by Will Rogers
One of the great tensions in modern medical missions is short-term trips and long-term service. There are varying opinions on whether one is better than another and whether or not there is value or harm in many short-term trips. What I mean is, what’s more valuable to the people you’re serving? Occupational Therapy (OT) is an arm of healthcare that needs to be carefully evaluated in this light because providing OT services in the short-term may or may not be the best help over the long term. Let’s look at what OT is, why it’s important, how it can be helpful, and how you can use your gifts properly to serve others in the best ways.
The American Occupational Therapy Association (AOTA) states, “occupational therapy services are provided for habilitation, rehabilitation, and the promotion of health and wellness to those who have or are at risk for developing an illness, injury, disease, disorder, condition, impairment, disability, activity limitation, or participation restriction”.
Providing occupational therapy services in developing countries requires sensitivity to the cultural and health conditions of the host country. This is vital to know because, in the United States, we understand occupational therapists change lives all of the time. We know they make a difference in children’s lives too—helping with everything from developmental delays, to Autism, to Down syndrome.
OT’s are vital in ensuring people are able to participate in their daily routines. OT’s help hurting people physically function and learn to engage in life despite difficulties. Make no mistake about it, occupational therapy is vital. Therefore, you, the OT, are needed to serve using your gifts and skill all over the globe. But, OT must be done with intention and a desire to empower indigenous people, aware of the limitations and conditions of the host country’s resources.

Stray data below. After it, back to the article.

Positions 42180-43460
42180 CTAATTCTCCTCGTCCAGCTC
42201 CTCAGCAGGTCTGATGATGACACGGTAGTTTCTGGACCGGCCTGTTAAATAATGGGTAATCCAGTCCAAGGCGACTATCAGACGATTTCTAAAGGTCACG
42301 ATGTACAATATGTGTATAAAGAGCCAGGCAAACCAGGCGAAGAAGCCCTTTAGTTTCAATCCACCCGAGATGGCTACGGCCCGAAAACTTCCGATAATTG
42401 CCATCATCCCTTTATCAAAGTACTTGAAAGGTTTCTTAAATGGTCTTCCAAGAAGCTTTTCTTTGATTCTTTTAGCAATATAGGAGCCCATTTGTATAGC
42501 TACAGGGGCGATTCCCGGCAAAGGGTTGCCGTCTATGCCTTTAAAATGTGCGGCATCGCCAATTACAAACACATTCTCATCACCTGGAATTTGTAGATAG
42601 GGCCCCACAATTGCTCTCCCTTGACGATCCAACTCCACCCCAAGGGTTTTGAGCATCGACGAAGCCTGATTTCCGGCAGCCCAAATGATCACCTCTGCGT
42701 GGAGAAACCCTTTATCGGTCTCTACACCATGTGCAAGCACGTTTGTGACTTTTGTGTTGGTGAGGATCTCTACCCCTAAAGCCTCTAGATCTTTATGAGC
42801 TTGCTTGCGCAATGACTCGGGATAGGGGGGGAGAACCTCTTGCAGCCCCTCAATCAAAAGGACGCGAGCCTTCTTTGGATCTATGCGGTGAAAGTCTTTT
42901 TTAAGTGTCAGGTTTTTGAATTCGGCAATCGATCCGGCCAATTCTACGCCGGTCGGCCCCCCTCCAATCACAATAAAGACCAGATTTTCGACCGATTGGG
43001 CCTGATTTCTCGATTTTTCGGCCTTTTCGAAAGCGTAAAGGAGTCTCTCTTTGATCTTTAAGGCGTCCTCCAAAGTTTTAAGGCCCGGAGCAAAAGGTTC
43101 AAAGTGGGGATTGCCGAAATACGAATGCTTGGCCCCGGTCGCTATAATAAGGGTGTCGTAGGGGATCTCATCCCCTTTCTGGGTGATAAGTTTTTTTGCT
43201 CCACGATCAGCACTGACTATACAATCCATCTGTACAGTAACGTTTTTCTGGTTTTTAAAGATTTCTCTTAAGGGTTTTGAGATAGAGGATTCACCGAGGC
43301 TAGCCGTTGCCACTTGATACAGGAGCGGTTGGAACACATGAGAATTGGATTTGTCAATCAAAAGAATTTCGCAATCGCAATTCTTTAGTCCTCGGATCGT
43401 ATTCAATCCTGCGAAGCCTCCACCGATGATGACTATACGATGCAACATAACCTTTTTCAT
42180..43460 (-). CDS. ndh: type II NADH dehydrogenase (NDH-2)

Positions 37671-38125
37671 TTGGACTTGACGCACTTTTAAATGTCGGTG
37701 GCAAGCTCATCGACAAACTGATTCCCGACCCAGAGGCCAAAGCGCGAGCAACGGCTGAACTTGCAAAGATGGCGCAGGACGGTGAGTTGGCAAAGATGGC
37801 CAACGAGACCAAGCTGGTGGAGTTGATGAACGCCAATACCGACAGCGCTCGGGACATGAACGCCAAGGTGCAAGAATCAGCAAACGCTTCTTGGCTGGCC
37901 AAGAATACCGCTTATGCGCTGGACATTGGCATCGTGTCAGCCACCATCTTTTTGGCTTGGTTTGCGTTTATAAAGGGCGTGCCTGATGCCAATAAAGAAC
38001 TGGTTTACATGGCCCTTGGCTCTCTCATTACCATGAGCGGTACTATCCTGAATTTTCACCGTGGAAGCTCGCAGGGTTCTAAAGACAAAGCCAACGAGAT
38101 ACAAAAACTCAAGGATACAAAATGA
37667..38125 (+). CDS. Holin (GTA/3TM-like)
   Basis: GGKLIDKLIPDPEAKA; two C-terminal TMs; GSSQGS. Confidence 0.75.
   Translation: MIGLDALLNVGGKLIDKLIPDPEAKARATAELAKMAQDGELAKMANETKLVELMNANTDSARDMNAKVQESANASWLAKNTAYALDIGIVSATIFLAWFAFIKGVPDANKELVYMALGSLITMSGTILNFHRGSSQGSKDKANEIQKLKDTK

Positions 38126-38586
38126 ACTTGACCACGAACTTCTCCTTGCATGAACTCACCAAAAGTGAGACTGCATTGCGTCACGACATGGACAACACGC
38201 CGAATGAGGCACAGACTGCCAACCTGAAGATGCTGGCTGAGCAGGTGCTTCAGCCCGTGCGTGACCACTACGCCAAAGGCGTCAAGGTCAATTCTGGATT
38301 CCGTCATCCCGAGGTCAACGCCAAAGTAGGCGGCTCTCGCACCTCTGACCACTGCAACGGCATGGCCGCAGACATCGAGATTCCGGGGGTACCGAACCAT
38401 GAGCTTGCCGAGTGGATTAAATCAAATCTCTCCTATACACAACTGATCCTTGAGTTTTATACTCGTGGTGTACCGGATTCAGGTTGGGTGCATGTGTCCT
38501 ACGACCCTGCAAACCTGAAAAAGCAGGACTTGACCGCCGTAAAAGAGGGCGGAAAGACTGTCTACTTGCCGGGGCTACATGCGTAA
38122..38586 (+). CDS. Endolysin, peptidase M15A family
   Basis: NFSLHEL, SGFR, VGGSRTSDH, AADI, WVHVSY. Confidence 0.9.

Many occupational therapists would love to use their skills in low-resource settings, but this requires great care and research before jumping in. There are questions about whether the Western biomedical model is appropriate in settings where primary health care is inadequate and specialized services would only reach a privileged few. This brings us to some things to be aware of in serving others through occupational therapy.
We need to be aware of a sustainable plan of action to start. We need to first look at the healthcare system as a whole. Therapists should be looking for ways in which all members of society can receive healthcare and be looking for the ability of the system to continue the therapy services. This may be done by training workers in impoverished areas or providing educational opportunities for indigenous people that might study to become an OT.
Let’s look at four areas where you can get started with occupational therapy.
One important thing is to look at what the country or region actually needs. OT services in the United States may look different than OT services in a different country.